By Jeremiah Dobruck
6:06 PM PDT, August 5, 2014
The trial for a UC Irvine graduate student accused of shooting his ex-wife to death will focus more on his motivation than the facts of the case, lawyers for both sides said in opening statements Tuesday.
Brian Benedict, 40, is accused of chasing Rebecca Clarke, 30, from his apartment on the UCI campus and shooting her in the face in September 2009 when she went to pick up the couple's 4-year-old son.
Public defender Bob Mueller acknowledged that Benedict killed Clarke but argued that his actions were not premeditated.
"The fact that Brian Benedict killed her is not in dispute," he said. "What the facts mean is what this trial is all about."
Benedict has pleaded not guilty to a murder charge. The Orange County district attorney's office is seeking sentencing enhancements for the use of a firearm, murder for financial gain and lying in wait.
If convicted, Benedict's minimum sentence would be life in prison without the possibility of parole, according to the district attorney's office.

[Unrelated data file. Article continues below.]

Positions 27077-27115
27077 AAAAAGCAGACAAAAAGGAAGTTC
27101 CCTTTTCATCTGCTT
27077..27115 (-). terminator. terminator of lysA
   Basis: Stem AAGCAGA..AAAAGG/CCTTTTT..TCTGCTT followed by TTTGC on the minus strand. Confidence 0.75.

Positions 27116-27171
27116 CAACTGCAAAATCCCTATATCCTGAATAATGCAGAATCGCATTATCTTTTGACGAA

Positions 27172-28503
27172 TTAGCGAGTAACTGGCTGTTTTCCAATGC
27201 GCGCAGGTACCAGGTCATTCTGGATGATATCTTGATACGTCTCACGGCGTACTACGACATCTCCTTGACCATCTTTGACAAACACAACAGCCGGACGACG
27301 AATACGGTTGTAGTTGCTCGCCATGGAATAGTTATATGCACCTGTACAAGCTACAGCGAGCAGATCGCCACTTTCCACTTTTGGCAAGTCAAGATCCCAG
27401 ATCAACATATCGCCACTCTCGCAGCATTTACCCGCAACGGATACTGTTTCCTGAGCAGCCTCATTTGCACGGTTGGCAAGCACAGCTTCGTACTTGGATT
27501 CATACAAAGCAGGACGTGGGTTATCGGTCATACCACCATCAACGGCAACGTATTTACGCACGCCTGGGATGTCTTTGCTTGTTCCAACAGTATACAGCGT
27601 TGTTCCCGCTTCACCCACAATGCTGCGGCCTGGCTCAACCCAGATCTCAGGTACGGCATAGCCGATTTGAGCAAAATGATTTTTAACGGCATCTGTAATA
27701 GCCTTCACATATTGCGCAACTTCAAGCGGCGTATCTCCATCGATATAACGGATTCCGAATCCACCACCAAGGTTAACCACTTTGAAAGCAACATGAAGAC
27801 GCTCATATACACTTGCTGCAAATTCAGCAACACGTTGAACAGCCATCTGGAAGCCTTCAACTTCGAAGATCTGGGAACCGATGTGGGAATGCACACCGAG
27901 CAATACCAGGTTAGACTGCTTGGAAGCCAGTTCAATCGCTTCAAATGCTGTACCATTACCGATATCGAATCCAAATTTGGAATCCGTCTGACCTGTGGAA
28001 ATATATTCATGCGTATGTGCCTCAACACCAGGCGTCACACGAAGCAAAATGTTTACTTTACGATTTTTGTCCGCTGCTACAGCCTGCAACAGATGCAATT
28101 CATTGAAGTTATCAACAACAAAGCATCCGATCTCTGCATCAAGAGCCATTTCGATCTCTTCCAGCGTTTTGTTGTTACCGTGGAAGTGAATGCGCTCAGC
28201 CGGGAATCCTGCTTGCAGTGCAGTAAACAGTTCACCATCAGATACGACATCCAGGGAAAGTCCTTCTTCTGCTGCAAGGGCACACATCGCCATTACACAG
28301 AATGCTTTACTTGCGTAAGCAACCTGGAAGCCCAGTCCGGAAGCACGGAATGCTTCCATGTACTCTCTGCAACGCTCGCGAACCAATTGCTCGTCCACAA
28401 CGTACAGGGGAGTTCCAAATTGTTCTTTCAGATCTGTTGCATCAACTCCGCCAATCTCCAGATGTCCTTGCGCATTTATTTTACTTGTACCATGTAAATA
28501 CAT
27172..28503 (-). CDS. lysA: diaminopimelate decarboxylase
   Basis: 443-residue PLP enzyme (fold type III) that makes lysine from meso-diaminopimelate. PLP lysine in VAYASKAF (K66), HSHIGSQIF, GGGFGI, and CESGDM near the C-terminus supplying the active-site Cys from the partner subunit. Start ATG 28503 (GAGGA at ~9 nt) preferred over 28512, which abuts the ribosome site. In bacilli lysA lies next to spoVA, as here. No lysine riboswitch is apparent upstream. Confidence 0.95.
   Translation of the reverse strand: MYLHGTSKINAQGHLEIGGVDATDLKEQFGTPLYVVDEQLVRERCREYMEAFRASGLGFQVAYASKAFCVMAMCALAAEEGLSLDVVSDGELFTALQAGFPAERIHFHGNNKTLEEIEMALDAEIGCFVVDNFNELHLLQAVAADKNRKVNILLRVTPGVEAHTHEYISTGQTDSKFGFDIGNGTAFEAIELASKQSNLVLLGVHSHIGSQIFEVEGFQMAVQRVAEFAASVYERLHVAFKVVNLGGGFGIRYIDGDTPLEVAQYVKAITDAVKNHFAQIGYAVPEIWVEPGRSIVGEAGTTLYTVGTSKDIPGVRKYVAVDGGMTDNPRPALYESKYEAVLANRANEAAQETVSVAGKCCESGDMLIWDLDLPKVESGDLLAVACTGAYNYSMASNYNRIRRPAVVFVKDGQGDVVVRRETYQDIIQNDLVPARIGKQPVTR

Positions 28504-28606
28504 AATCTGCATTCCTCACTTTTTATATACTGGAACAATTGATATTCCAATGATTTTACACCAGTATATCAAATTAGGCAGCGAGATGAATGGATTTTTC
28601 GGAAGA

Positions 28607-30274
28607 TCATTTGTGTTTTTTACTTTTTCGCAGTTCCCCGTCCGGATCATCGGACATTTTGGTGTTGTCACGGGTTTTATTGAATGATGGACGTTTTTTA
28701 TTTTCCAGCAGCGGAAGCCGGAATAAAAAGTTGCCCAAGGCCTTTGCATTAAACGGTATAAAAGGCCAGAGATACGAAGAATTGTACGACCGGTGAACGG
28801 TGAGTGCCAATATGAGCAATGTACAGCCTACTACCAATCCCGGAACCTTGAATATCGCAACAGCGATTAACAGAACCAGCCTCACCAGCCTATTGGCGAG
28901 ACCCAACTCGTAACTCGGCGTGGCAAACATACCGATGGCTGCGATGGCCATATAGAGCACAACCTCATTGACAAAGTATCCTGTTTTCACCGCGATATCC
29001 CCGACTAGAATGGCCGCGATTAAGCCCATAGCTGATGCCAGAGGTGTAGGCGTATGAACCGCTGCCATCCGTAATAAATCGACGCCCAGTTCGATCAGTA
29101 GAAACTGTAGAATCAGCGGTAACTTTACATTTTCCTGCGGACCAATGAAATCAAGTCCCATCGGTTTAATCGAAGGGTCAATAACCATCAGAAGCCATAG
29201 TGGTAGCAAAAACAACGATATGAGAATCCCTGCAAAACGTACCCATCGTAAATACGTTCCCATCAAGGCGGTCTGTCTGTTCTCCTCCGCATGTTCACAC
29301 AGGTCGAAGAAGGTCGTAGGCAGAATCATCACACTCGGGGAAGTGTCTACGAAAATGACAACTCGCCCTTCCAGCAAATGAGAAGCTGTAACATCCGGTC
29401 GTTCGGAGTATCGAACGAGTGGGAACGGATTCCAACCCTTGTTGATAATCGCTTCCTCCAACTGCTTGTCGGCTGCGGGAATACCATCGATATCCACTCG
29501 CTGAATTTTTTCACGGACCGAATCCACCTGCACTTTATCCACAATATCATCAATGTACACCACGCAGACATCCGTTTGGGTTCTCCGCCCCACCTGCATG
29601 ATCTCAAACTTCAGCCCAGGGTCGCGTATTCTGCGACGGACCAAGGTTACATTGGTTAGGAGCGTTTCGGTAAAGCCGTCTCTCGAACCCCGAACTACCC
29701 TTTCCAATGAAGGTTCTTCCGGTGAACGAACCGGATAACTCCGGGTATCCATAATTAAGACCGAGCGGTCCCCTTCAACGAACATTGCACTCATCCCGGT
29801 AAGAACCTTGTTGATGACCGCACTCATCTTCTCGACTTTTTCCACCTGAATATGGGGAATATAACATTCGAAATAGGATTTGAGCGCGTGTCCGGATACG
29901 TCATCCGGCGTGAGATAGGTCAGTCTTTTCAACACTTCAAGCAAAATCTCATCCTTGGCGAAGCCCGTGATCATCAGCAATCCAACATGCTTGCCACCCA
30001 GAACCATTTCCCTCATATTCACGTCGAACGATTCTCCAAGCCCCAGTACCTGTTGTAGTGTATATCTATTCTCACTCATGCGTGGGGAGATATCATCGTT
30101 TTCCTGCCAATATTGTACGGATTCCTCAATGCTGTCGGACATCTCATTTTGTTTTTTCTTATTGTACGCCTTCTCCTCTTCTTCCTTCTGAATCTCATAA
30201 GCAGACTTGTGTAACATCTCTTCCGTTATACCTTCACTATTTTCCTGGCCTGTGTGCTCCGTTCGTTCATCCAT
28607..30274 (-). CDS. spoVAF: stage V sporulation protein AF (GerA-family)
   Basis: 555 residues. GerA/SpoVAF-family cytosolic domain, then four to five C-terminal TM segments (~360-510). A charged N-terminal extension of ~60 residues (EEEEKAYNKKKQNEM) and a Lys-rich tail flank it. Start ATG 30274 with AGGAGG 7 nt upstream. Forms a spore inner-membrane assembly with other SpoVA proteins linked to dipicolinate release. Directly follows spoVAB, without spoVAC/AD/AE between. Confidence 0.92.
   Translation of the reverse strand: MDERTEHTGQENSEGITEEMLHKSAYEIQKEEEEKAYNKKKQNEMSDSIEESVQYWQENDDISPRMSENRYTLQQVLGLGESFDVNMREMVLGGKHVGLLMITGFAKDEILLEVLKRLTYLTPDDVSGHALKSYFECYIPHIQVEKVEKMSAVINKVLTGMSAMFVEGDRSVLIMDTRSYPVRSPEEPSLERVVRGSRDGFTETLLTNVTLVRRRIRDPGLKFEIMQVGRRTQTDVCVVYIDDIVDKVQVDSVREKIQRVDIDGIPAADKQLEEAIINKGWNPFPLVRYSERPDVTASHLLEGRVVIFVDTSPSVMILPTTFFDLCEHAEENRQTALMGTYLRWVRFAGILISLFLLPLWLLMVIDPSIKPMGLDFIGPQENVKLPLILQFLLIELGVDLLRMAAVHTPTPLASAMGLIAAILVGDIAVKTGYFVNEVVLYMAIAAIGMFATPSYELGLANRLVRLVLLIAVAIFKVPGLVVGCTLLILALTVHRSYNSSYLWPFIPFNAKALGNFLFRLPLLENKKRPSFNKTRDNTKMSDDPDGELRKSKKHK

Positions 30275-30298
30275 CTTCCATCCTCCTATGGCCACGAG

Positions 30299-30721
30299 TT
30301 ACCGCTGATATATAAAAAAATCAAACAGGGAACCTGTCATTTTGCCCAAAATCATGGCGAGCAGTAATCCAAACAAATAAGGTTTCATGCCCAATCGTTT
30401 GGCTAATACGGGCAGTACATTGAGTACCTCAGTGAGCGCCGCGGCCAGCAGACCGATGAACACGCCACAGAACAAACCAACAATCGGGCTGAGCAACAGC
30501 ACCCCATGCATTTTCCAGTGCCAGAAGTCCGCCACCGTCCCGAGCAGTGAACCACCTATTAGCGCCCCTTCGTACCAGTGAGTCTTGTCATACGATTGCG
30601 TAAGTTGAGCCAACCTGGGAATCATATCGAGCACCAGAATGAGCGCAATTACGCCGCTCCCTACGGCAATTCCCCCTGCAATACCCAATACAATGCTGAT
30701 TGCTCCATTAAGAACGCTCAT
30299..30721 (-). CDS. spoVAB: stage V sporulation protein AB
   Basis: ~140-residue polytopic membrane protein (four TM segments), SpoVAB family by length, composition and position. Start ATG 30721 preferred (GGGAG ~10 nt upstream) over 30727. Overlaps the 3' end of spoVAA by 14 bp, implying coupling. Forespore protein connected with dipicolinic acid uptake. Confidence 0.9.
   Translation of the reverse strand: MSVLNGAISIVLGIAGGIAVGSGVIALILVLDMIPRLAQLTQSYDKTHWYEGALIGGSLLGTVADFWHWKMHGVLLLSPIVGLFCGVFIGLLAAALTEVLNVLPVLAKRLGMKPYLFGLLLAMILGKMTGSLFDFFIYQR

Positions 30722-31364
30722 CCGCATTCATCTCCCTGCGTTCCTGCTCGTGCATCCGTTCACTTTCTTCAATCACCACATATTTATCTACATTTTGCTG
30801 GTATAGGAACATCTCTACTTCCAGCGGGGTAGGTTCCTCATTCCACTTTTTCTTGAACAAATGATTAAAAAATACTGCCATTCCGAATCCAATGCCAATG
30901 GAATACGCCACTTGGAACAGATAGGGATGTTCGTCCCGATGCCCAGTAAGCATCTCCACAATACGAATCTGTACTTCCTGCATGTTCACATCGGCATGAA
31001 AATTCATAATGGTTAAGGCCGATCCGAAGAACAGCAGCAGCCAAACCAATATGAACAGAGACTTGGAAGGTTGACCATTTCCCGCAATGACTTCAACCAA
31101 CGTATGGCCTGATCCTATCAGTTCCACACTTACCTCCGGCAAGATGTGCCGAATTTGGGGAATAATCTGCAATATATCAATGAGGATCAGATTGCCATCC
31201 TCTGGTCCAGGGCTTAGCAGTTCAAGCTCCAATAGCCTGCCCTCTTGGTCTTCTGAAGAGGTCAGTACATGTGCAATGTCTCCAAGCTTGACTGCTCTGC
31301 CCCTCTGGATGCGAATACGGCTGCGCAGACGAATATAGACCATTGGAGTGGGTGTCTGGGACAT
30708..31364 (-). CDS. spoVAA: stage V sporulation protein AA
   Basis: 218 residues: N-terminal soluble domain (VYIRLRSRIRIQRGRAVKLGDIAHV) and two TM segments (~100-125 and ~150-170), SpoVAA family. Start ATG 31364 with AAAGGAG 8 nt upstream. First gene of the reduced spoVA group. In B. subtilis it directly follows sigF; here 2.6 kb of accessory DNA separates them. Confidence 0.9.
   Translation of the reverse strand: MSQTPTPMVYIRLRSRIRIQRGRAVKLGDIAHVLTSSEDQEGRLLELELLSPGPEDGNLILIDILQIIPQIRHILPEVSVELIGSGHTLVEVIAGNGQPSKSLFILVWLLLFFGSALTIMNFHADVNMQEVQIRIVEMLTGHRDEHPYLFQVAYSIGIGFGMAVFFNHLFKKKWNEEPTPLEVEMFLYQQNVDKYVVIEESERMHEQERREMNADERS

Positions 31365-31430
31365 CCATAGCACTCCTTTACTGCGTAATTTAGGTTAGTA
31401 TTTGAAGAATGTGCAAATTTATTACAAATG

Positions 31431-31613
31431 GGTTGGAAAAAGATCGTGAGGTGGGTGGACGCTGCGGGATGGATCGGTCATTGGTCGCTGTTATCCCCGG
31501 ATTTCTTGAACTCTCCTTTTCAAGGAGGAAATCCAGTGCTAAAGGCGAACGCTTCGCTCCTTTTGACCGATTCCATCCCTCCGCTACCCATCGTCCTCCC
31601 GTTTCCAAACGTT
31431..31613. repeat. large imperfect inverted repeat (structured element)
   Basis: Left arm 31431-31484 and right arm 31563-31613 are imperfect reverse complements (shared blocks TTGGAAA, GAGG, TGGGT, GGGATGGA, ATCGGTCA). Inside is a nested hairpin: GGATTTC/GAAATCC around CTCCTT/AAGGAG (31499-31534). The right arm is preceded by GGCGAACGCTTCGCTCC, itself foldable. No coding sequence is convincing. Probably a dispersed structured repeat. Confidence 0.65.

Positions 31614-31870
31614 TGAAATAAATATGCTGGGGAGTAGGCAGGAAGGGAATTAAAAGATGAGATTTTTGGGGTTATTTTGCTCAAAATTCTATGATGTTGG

As the trial began, prosecutor Matt Murphy pointed out that days before the killing, a family court judge ruled that Benedict had to pay Clarke more than $900 in monthly child support instead of the $200 he sought.
Mueller said the killing was not carried out to avoid paying the increased child support.
Murphy read jurors a will that Benedict wrote and left in his freezer before the shooting. The document asks relatives to take custody of the couple's son.
"Well, it didn't appear that [Clarke] was going to be around," Murphy said. A longer version of the document goes so far as to apologize to Clarke's parents, Murphy added.
But according to his lawyer, Benedict was devastated by the family court ruling, which also reduced the time he could spend with his son.
Mueller said Benedict wrote the will with the intent of killing himself.
"We're going to hear that Mr. Benedict wasn't just depressed, he was suicidal," Mueller said.
During testimony Tuesday, witnesses described a bloody shooting scene, with Benedict calmly leaving with his son before two men confronted him.
"I ended up hitting him," said neighbor Flavio Andrade.
Before the punch, neighbor Jesse Barrueta testified, Benedict said, "I did it. I shot her. I surrender."
Murphy said he intends to finish testimony in the case by Wednesday.